Inventories and the Wonders of GDP Accounting, by Dean Baker: The news stories are coming out on the Commerce Department's release of revised data on 3rd quarter GDP and it seems that almost everyone has missed the story. The headlines of the articles are telling us that GDP growth was revised up slightly from 2.5 percent to 2.6 percent. While that may sound like at least somewhat positive news a more careful review of the data shows the opposite.
While the rate of GDP growth was revised up, the rate of final demand growth was revised down. Final demand, which is GDP excluding inventory accumulations, grew at just a 0.9 percent annual rate in the 3rd quarter, the same as its growth rate in the second quarter. The reason that GDP growth was revised upward was a more rapid reported growth in inventories.
The reported rate of inventory accumulation in the 3rd quarter was $121.4 billion (in 2005 dollars), the fastest pace ever. This added more than 1.6 percentage points to the rate of GDP growth in the quarter.
It is very unlikely that this pace of inventory growth will be sustained..., because the upward revision to GDP growth was based on more rapid accumulation of inventories it should not be viewed as a positive for the economy's growth prospects.A graph may help. This is a graph of business inventories from the Cleveland Fed:
As is evident in the graph, inventories have been growing rapidly contributing to the growth in GDP, but if historical trends persist, that growth is about to come to an end. When it does, the growth rate of GDP will slow down unless some other component of GDP grows faster to compensate. However, it's hard to see how that will happen. The original stimulus package is coming to an end in the first two quarters of 2011, state and local governments continue to face large budget shortfalls, housing prices are still falling which will continue to place a drag on consumption, businesses are waiting for positive news about the economy -- business investment will follow the economy, not lead -- government is being pushed toward deficit reduction, Europe is struggling, and when these and other factors acting as headwinds against GDP growth are factored in, it's hard to be optimistic about growth in coming quarters. Note also that a 2.6% growth rate, while close to the historical average, only helps us to tread water. A 2.6 percent growth rate keeps us from losing more ground, but it is not fast enough to make up for past losses. Thus, even the 2.6 percent rate was less than we need.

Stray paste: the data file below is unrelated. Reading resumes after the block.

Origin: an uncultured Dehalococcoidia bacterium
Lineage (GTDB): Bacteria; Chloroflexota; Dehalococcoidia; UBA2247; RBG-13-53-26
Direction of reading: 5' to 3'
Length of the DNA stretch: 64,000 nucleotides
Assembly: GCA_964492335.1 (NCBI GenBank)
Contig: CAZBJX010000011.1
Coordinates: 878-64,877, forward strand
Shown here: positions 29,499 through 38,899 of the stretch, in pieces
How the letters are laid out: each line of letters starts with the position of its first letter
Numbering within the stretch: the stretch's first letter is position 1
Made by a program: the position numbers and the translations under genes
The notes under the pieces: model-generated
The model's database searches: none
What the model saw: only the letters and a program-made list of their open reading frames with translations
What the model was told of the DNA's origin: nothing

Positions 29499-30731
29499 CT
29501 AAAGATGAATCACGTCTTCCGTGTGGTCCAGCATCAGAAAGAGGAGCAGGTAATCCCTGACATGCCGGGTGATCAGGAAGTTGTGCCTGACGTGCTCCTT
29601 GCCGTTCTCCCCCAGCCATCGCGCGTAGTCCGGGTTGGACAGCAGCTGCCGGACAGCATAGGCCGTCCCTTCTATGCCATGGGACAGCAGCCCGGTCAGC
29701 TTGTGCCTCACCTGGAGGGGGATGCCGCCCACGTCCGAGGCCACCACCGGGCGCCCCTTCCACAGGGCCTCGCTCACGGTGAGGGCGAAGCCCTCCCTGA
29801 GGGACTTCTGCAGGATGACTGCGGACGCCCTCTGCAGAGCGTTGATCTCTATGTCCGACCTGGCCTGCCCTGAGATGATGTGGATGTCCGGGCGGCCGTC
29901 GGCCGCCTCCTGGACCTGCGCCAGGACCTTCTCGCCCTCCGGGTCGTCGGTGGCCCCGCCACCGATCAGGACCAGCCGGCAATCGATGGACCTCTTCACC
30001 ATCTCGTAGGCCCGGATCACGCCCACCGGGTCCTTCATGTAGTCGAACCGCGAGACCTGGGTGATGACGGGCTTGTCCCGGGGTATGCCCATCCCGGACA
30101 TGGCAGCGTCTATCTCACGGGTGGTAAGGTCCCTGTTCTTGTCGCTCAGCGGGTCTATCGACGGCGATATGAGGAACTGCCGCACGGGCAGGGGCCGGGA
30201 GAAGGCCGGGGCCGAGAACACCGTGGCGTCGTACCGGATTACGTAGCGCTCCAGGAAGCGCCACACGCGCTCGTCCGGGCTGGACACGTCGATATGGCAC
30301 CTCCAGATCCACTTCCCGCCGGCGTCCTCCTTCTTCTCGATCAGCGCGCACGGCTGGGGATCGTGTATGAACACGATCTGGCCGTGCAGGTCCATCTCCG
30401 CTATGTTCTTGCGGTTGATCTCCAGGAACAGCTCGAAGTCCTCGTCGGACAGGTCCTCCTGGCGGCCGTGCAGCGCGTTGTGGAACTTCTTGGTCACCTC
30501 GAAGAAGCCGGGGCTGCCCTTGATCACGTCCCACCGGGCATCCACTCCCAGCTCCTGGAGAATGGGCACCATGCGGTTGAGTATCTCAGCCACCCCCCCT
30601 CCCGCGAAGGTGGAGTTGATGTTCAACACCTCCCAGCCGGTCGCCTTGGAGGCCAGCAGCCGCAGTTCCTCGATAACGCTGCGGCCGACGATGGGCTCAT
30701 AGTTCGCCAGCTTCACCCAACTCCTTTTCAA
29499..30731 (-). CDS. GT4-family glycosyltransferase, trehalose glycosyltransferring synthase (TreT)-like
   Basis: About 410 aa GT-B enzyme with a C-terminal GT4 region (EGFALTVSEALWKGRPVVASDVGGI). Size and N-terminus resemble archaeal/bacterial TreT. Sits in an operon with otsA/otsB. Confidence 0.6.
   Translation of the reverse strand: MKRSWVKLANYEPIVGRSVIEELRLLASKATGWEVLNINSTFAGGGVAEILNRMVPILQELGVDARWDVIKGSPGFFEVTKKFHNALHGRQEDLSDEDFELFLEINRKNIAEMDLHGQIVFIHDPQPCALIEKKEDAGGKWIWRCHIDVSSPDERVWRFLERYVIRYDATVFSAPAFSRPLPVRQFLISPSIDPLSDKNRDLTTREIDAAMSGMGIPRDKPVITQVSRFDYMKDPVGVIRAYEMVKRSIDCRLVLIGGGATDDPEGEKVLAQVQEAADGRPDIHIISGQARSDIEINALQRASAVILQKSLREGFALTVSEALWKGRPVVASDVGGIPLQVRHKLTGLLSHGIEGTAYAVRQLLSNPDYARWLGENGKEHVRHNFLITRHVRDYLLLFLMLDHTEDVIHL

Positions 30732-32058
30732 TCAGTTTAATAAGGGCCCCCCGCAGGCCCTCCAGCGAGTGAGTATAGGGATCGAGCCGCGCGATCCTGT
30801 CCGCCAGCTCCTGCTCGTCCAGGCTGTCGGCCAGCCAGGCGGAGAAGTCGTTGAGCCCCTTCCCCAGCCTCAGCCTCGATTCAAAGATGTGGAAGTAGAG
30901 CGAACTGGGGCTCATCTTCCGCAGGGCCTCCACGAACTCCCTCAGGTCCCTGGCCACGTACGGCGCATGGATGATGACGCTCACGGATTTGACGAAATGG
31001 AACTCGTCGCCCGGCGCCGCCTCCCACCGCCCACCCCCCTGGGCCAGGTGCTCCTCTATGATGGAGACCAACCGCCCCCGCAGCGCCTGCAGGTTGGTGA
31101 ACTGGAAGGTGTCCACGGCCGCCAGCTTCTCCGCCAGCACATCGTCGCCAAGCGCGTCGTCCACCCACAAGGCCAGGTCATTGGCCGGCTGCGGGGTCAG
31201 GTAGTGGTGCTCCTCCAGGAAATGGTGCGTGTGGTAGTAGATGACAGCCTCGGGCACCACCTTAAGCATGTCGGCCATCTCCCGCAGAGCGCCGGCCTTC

Let's hope this pessimistic view of our prospects for growth in coming quarters is wrong, but it's hard to see how the 2.6 percent growth rate we had in the third quarter can continue unless some other sector of the economy grows at an unexpectedly high rate.